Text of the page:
How’s Business: January 2014

As the gun trade shakes off its collective New Year’s hangover and starts work for 2014, Craig Nicholson finds out if it was a happy Christmas for retailers

Speaking to a number of shooting industry retailers, I soon learned that the traditional Christmas boost wasn’t universally felt. For some, it’s been a time of sitting tight and hoping for the best.

The signs of this begin on the high street, where Debenhams suffered a tumultuous time, issuing an early profit warning. Sales reports will continue to be released across January and February, indicating whether any other major chains suffered similar difficulties. As far as the gun trade is concerned, one retailer rather summed it up when they put it to me that people have learned to buy what they need rather than what they want, and even then everyone eyes up a bargain. And while the floods and wind may provide a boost to the clothing sector, it also hastened the transition to the much-forewarned ‘online Christmas.’ After all, who wants to brave the wind and rain when they can buy presents from the comfort of their living room?

I asked members of the gun trade about the potential of online sales, and came to the conclusion that many of us are yet to fully harness them. You will rightly reply that buying a gun necessitates going to a gunroom and speaking to the experts – but, particularly at Christmas, the market for gifts, accessories and other unlicensed goods is particularly high, and you need to be prepared if you want to capitalise on the demand.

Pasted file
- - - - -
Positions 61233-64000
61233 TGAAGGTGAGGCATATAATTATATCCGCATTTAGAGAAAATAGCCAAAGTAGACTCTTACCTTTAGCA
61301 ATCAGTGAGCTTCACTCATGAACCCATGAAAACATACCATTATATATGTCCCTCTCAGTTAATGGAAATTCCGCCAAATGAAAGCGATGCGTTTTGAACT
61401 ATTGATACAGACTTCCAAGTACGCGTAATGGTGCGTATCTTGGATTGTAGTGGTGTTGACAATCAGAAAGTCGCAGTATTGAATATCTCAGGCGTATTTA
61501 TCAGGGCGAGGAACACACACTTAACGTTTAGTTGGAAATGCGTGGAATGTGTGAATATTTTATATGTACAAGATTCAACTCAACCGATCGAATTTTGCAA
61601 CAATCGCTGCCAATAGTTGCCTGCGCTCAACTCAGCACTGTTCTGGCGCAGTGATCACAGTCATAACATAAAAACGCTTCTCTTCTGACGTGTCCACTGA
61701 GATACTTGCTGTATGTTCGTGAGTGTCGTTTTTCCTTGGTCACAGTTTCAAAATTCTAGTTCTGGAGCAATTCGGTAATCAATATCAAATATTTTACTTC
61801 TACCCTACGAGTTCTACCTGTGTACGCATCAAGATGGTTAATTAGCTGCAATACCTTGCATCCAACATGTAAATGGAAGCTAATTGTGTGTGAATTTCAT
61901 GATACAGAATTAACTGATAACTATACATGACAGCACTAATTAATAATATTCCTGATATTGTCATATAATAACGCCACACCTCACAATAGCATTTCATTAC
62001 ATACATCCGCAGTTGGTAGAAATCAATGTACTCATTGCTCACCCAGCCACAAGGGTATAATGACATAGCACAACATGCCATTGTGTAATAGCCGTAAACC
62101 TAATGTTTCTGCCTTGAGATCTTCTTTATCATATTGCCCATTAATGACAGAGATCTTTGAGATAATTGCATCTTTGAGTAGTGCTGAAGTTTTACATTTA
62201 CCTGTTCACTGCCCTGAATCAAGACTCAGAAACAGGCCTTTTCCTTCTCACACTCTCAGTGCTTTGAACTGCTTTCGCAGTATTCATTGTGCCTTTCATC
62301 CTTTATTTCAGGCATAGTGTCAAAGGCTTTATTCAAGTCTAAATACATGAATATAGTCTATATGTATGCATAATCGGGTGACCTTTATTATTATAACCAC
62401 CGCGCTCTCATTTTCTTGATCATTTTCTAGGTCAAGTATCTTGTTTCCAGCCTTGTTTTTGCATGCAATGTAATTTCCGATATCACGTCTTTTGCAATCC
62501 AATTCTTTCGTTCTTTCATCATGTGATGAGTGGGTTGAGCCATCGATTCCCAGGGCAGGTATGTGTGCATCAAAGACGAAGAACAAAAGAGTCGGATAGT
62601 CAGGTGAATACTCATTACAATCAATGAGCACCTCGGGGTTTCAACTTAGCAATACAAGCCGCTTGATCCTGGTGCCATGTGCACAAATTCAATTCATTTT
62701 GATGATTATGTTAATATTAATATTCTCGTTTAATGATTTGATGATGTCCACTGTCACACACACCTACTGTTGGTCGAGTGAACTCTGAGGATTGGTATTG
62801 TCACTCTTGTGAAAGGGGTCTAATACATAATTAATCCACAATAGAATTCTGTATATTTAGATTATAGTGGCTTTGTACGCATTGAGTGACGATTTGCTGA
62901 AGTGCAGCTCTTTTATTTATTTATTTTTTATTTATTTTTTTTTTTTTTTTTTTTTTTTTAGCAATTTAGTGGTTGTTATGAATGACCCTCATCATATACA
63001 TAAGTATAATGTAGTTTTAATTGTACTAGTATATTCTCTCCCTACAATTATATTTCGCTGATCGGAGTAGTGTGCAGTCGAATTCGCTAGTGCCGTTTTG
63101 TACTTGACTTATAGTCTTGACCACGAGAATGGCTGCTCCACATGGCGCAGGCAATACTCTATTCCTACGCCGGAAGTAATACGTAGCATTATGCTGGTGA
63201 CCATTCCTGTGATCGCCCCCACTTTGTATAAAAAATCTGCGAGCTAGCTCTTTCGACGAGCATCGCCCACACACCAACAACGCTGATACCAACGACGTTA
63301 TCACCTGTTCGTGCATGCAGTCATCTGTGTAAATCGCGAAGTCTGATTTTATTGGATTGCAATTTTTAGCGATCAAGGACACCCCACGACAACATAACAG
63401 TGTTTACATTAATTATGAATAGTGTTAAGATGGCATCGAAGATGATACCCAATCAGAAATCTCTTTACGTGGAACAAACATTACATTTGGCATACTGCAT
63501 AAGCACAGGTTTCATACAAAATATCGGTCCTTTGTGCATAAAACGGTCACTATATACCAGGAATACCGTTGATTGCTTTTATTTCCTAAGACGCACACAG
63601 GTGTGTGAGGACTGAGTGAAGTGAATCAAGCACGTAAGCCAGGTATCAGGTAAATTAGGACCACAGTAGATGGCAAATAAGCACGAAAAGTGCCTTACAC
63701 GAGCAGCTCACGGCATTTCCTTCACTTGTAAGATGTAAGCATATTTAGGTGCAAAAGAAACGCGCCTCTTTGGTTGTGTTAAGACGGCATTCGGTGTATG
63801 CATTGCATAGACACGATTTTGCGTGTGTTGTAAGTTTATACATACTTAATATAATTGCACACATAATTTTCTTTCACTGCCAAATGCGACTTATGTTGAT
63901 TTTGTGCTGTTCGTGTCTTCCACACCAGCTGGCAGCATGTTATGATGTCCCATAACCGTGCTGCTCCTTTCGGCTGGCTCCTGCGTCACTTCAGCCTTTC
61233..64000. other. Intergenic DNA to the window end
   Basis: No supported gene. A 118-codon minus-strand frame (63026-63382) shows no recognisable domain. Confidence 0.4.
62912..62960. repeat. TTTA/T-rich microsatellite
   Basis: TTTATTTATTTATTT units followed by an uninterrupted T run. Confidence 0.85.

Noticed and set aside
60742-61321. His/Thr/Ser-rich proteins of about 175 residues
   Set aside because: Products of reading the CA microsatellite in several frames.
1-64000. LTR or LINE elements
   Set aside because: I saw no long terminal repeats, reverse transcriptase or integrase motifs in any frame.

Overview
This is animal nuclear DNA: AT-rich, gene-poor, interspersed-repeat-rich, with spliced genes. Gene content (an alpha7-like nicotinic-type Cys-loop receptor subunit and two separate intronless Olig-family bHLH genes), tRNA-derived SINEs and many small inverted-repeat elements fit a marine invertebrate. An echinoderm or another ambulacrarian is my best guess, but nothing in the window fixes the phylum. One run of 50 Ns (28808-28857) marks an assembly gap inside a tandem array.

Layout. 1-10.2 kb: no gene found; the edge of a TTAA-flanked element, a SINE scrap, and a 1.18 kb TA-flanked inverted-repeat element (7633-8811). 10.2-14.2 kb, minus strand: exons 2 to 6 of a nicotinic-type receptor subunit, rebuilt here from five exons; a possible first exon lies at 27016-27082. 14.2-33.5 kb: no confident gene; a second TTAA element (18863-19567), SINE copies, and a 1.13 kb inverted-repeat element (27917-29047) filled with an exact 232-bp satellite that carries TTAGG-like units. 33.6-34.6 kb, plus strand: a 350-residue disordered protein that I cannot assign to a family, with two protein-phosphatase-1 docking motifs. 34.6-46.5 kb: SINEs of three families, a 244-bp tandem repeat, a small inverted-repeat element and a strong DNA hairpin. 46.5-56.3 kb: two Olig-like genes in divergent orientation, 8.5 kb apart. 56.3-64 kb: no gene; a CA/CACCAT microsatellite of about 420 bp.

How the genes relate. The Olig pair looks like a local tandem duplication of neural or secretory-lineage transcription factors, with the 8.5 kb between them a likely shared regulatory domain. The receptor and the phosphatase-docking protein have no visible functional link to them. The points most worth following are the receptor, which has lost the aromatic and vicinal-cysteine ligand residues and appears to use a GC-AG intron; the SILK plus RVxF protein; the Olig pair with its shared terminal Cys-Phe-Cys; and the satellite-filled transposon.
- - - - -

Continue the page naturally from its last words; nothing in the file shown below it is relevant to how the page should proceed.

One retailer that has embraced online sales is Chelmsford’s Eastern Sporting. The business is run by Alan Walker and his daughter Amanda, and they experienced their busiest month for online sales in December. “It was very busy over Christmas,” said Amanda. “Everything was popular – mainly gifts and small things, but it keeps business ticking over.” Excess stock can often be a problem in the aftermath of a slow Christmas, necessitating a January sale, but Eastern Sporting got its levels spot on. “We’ve been here seven years now and over the years I’ve learned how much we need to order and what’s needed so we don’t really have a lot of leftovers,” said Amanda. “I’ve just managed to restock for the new year now as we were very, very low when we opened the store back up. We do a small sale in mid-February but there’s not usually a lot in there because there’s not a lot unsold, which is good on our part.”

Almost all of the retailers I spoke to this month told me that Berettas and Brownings remain their best sellers, and Eastern Sporting was no different, while starter packs have also proved popular. “We get a lot of new shooters coming in and we see a lot of them again stocking up on everything else they need, so we like new shooters,” said Amanda. “We also do a lot of second-hand guns but we rarely hold any stock because as soon as we get them in they go out again the same day!” Even the wet weather hasn’t dampened Amanda’s enthusiasm. “The weather has actually helped us,” she added. “Because it’s been so bad, everyone wants to come and get their waterproofs, wellies, hats and gloves – anything to keep them warm and dry!”